From time to time, the Protestant Reformers, especially the Calvinists, found it necessary to clearly distinguish the ways in which the two natures of Christ operate in His work of redemption, even explaining which aspects of the work were properly carried out by Christ’s divine nature, which were carried out by His human, and which involved some simultaneous working of both. Modern readers, typically faint of heart when it comes to such systematic precision, are alarmed by this. But it was not a new way of doing theology at the time of the Reformation. Indeed, some of the most frightening distinctions are present in the 4th century. To show this, we will take an example from St. Augustine.
Augustine lived prior to the Council of Chalcedon, but he was able to anticipate much of its formulation. In one passage from the City of God, he offers what could rightly be called a Chalcedonian reading of Christ’s sacrifice, and in doing so, he also anticipates the rigor of the Protestant Reformers who would come so many centuries later:
And hence that true Mediator, in so far as, by assuming the form of a servant, He became the Mediator between God and men, the man Christ Jesus, though in the form of God He received sacrifice together with the Father, with whom He is one God, yet in the form of a servant He chose rather to be than to receive a sacrifice, that not even by this instance any one might have occasion to suppose that sacrifice should be rendered to any creature. Thus He is both the Priest who offers and the Sacrifice offered. And He designed that there should be a daily sign of this in the sacrifice of the Church, which, being His body, learns to offer herself through Him. Of this true Sacrifice the ancient sacrifices of the saints were the various and numerous signs; and it was thus variously figured, just as one thing is signified by a variety of words, that there may be less weariness when we speak of it much. To this supreme and true sacrifice all false sacrifices have given place. (City of God 10.20)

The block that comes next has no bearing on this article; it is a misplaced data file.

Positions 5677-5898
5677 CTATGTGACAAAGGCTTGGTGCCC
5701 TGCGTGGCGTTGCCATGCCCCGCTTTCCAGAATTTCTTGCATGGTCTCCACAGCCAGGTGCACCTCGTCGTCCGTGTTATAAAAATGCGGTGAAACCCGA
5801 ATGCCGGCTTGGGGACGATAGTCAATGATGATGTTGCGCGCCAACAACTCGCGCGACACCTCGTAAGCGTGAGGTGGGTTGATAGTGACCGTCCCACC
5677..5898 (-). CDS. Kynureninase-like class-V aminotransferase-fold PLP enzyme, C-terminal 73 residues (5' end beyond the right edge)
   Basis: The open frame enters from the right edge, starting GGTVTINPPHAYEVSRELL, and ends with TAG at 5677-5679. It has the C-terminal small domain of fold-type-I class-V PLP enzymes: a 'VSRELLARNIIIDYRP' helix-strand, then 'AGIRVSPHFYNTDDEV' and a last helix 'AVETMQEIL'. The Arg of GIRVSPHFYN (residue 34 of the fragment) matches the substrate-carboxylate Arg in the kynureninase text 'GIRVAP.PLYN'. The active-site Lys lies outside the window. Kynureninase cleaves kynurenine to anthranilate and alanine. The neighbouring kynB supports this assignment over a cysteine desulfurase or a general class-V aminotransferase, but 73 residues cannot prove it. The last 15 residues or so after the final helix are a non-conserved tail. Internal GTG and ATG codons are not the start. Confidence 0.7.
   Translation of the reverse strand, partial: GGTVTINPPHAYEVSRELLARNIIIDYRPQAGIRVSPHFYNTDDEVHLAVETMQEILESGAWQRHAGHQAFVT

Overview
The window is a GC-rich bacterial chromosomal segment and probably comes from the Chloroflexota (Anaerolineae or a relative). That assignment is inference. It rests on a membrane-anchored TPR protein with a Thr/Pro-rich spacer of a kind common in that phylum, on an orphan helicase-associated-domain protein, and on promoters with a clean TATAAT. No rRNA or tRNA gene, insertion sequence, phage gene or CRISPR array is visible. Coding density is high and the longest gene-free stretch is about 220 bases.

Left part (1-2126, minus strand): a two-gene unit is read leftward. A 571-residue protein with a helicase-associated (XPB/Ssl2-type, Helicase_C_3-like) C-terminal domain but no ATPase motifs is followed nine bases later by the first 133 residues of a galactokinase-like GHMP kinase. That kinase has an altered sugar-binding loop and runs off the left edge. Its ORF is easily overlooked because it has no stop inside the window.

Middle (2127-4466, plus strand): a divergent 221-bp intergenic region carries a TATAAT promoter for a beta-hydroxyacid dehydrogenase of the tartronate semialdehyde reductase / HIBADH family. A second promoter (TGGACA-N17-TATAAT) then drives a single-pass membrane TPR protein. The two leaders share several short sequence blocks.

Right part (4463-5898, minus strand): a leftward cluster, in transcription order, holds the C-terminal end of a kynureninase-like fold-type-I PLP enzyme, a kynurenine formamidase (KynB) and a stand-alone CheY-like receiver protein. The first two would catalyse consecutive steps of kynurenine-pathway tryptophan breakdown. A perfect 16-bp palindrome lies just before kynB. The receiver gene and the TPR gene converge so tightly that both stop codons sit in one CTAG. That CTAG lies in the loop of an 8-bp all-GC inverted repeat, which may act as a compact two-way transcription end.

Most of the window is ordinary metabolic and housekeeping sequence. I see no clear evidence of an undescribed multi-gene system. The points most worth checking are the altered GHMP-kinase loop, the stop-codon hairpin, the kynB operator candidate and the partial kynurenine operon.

Augustine clearly explains both the deity and humanity of Jesus Christ and how they were at work in His sacrifice of redemption. A few observations are in order:
- Notice that for Augustine, Jesus Christ both gives the sacrifice and receives the sacrifice. He gives the sacrifice in “the form of a servant.” He receives the sacrifice “together with the Father.” This reminds us of the famous line from “At the Lamb’s High Feast We Sing”– Christ the victim, Christ the priest. Indeed, Augustine says exactly this himself, “Thus He is both the Priest who offers and the Sacrifice offered.”
- But notice the fact that Christ receives the sacrifice as God and does not receive it “in the form of a servant.” Why does Augustine feel the need to make this further distinction? Because, Christ did not wish for anyone “to suppose that sacrifice should be rendered to any creature.” What is the “creature” in view here? It is Christ’s humanity, the created nature which supplied the “form of a servant.” So, the Godman offers the sacrifice to God. Or, if you wish, the theanthropic Christ offers the sacrifice to the Trinity. In no case–not even the true sacrifice of the Cross– is worship offered to a creature.
- If this were not intriguing enough, Augustine adds a few statements on the way this sacrifice is now “offered” by the Church. It is hard not to connect the sacrament of the Eucharist to this explanation, though we should be cautious. Augustine does not actually extend this to the Eucharist, at least not here. Instead, he simply mentions “the sacrifice of the Church, which being His Body, learns to offer herself through Him.” This may include the Eucharist, but for this section Augustine is specifically highlighting the way in which a creature is offered to God. It is analogous to the way that Christ offered His incarnate sacrifice to the Godhead. Thus the “true sacrifice” is the work on the cross, and the sacrifice of the Church is a “daily sign” of that sacrifice.